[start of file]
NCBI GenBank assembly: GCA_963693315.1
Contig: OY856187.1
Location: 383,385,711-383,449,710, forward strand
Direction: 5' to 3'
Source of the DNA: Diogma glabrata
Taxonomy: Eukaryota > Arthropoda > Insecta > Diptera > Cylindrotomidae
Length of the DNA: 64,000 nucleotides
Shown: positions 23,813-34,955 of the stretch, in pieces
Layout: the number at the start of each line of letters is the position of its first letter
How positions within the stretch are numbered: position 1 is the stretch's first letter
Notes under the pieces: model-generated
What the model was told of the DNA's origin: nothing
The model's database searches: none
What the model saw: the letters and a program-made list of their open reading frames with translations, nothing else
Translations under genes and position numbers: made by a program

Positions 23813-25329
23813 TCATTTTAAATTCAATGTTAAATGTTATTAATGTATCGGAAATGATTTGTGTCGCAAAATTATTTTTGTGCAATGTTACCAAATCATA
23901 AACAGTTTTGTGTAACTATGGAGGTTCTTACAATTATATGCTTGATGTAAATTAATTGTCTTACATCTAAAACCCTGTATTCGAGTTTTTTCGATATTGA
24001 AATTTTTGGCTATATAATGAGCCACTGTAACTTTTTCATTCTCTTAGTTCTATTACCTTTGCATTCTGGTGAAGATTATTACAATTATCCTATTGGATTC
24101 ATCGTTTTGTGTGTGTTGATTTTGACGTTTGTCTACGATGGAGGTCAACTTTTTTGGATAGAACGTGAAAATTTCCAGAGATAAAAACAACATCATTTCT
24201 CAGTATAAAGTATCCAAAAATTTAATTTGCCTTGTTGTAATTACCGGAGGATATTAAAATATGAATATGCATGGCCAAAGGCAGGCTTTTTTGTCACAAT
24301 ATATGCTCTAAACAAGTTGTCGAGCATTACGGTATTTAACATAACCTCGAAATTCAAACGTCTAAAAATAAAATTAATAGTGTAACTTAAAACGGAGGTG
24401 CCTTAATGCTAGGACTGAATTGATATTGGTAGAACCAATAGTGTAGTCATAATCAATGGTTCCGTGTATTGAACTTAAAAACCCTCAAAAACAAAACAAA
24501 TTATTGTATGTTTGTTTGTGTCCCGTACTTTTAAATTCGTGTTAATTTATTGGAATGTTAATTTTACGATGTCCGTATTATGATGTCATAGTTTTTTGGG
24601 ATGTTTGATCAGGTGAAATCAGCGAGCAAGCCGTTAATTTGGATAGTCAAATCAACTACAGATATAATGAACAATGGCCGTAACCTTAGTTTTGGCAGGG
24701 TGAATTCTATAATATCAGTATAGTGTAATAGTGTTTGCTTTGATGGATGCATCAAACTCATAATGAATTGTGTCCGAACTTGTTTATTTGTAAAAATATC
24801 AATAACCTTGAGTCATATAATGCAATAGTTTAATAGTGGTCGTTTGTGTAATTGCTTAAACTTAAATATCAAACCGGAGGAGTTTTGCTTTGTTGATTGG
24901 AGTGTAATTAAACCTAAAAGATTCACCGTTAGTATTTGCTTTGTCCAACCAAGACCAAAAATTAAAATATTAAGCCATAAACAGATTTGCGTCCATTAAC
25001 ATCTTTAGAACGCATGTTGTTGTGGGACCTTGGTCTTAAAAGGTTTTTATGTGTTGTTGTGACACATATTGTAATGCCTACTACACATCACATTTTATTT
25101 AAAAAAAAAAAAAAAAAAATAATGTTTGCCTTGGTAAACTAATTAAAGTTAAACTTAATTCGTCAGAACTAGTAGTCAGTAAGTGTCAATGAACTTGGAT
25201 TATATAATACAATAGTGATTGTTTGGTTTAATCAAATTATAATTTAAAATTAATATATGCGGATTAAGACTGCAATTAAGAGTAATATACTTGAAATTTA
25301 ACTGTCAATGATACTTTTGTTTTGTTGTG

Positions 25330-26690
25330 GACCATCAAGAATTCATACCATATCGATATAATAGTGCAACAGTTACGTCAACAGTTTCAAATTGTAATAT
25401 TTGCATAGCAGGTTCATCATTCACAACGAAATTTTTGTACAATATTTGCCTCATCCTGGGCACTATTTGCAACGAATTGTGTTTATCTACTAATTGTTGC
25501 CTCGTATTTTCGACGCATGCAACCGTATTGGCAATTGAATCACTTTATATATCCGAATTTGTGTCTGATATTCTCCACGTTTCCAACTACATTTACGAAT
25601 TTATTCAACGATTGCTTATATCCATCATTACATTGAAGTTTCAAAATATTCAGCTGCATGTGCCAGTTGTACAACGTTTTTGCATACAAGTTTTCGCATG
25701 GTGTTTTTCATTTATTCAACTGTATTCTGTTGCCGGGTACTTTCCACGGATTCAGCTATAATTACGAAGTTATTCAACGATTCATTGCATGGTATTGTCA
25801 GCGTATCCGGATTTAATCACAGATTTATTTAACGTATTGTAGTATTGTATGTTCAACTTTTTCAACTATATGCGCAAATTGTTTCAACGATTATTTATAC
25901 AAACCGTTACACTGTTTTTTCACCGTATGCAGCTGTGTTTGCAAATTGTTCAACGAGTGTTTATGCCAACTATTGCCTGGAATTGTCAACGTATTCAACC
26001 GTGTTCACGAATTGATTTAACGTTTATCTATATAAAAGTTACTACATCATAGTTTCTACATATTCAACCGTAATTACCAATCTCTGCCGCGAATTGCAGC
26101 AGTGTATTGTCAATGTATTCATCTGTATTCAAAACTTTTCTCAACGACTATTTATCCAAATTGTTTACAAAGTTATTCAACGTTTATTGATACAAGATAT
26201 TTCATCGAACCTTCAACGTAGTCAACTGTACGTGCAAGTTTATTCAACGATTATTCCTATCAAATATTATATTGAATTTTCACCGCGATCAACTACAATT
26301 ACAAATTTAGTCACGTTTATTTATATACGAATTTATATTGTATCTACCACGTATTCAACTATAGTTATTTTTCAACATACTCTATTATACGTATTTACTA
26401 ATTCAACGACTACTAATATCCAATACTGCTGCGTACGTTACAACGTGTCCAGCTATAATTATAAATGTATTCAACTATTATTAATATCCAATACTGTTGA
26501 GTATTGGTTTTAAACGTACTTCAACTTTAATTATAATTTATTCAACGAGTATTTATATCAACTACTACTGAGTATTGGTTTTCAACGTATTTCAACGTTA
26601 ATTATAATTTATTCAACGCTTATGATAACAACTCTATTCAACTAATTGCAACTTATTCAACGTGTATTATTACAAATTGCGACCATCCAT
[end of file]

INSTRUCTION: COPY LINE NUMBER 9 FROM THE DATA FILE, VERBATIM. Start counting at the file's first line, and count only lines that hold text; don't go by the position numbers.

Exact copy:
Layout: the number at the start of each line of letters is the position of its first letter